Great Wall managers decided to grant its EV-only sub-brand Ora a Cat Pack, transforming its tiny R1 Smart-lookalike into the Black Cat, later launching the R2 model as the White Cat, and, to lead the pack, Great Wall just launched the Good Cat, a chunky (and funky) compact hatchback (VW Golf sized) that kind of looks like a Porsche 356 in the front, a Toyota from the side, and the back … well, it’s its own thing. And it was good timing, as they had all 3 Cats in the top 20 last month. Regarding the Black Cat, it scored 4,561 registrations in February, allowing the Great Wall model to continue at the forefront of the city EV resurgence in China.
#5 — BYD Han EV
The rise and rise of BYD’s luxury sedan in China has been paused in February, with the big BYD ending a 6 month record streak with the delivery of “just” 4,100 units. That was still enough to beat the 2nd best selling full-size model (the Li Xiang One) by quite some margin — the big SUV had slightly more than half of the Han EV’s sales. The current poster boy for BYD is expected to continuing thriving in the foreseeable future, keeping the category leadership with an iron fist.
Looking at the rest of the best sellers table in February, a mention goes out to the record score of the small Changan Benni EV, 3,274 registrations, its second record performance in a row. That result allowed this Toyota Yaris–like hatchback to jump to 6th last month, and it raises the question of whether we are witnessing the rise of a new star in the competitive Chinese EV market. What do you think?
Another model jumping positions was SAIC’s Roewe ei6 PHEV sedan, which showed up in #13 last month thanks to 1,639 registrations, its best score since June 2019.
But the flavors of the month are the models from local startups. This time we had 6 representatives in the table, with the highest placed being the #6 Li Xiang One (2,300 registrations). NIO placed all of its 3 models in the top 20, XPeng had its popular P7 sedan in #17, with 1,409 units, and Hozon saw its small Neta V crossover reach #11, with 2,002 units.
Others also had reasons to celebrate, like Great Wall placing all of its 3 Cats in the top 20, and BMW, which besides the usual 530Le getting the #16 slow last month, saw its new iX3 EV sneak onto the table, in #20.
Below the top 20, a reference is due to the ramp-up of the BYD D1 EV, a compact MPV (hurray for MPVs!) aimed at ride-hailing services, namely DiDi, that reached 1,166 sales last month. We should see it on the table soon.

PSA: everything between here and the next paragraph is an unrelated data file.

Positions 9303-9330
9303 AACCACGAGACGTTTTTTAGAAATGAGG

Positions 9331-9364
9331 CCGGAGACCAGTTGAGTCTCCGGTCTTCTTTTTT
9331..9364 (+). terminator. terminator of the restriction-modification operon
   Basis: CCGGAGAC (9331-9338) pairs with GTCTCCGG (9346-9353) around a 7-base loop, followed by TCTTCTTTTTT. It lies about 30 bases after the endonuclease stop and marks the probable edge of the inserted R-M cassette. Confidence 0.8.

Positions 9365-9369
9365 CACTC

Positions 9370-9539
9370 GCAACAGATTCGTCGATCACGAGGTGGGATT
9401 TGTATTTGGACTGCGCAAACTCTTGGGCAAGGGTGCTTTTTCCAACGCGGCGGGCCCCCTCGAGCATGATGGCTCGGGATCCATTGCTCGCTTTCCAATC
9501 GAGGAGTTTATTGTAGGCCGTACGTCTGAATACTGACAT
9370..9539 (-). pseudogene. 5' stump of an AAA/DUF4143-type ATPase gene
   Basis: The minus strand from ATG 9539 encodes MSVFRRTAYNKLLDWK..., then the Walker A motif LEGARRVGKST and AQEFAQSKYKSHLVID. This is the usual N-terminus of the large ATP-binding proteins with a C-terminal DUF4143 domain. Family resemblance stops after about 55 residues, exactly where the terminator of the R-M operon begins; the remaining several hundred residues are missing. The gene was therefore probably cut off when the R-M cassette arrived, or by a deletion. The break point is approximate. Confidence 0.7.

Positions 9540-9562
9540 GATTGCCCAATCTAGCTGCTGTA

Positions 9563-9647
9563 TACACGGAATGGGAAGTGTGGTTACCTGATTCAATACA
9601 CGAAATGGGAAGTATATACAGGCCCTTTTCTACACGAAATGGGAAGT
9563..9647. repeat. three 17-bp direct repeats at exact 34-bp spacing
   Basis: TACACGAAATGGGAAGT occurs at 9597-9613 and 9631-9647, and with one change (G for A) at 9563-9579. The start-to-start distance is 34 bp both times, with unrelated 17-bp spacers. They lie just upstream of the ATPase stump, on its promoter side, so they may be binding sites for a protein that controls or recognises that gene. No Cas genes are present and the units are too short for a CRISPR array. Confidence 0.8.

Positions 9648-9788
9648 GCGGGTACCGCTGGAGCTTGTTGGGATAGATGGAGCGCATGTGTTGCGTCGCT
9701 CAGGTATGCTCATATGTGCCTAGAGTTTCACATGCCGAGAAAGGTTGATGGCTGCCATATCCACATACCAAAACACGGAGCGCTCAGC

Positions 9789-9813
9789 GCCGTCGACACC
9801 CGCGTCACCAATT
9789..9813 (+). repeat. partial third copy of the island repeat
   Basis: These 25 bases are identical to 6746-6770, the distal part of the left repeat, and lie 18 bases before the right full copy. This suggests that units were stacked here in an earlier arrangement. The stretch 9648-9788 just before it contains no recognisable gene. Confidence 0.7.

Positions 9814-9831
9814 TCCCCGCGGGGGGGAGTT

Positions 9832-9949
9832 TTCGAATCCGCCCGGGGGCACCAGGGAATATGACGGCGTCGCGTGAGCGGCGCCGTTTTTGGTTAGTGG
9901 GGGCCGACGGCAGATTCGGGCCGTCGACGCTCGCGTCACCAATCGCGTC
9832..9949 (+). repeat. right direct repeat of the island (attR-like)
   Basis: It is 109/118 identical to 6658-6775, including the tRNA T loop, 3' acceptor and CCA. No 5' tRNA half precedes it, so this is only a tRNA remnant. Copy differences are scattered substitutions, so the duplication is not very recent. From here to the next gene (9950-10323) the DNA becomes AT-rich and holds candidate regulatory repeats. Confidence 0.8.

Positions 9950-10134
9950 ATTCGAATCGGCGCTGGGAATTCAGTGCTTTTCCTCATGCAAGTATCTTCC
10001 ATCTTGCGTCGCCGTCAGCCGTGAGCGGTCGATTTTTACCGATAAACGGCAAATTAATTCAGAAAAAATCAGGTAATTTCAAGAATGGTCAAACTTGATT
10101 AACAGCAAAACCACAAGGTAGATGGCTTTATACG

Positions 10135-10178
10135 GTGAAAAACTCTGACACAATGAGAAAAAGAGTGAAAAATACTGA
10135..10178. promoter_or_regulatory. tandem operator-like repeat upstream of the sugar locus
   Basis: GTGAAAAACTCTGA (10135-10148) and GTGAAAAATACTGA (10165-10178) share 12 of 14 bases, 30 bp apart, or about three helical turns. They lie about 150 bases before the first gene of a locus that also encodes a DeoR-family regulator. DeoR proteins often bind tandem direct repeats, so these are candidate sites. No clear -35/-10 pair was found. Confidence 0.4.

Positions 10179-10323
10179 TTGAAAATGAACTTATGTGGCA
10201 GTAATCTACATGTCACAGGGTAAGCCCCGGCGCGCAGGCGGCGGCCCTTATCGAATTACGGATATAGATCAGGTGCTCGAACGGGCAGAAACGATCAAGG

Looking at the 2021 ranking, while the Wuling Mini EV is the undisputed leader, below it, the Climber of the Month was the Tesla Model Y, which jumped from outside the top 20 to #9. Ora’s Black Cat climbed to 4th, at the expense of the GAC Aion S. The Li Xiang One was also up one spot, to 6th, and the Changan Benni EV jumped 3 spots, to #8.
The Black Cat and Benni EV rises underline the fact that city EVs are returning to the spotlight, with the Wuling EV being their finest example.
But it wasn’t only city EVs shining, as Great Wall’s intriguing looking Ora Good Cat joined the table, in #18, with a surprising result. Compact hatchbacks aren’t a popular segment in China, and this is something of a good news for Volkswagen’s ID.3 and its possible career in China. Apparently, you can break into the local top 20 with a compact hatch.
Local startup models are as popular as ever, and just outside the top 20, we have two more of these, with the XPeng G3 in #21 and the Weltmeister EX5 in #22. That makes 8 local startup models in the top 22 positions!
Looking at the automaker rankings, the SGMW joint venture (22%, down 1 percentage point) is in the leadership, while below it there was an important position change, with Tesla (12%, up 3 points) jumping ahead of BYD (11%, down 1 point). So, the Californian automaker now holds the runner-up spot in China.
Below the podium, SAIC (8%, down 1 point) is in 4th, followed by #5 Great Wall (6%) and rising #6 NIO (5%, up 1 point), which has just surpassed GAC (4%).
Interestingly, in the race for Best Selling Foreign Brand Not Named Tesla, #12 BMW surpassed Volkswagen, now relegated to #13. The German automaker, which is the largest brand in the overall Chinese automotive market, is currently behind not only BMW, but also startups like Xpeng (#9) and Li Xiang (#11). Those ID models are badly needed, aren’t they, VW?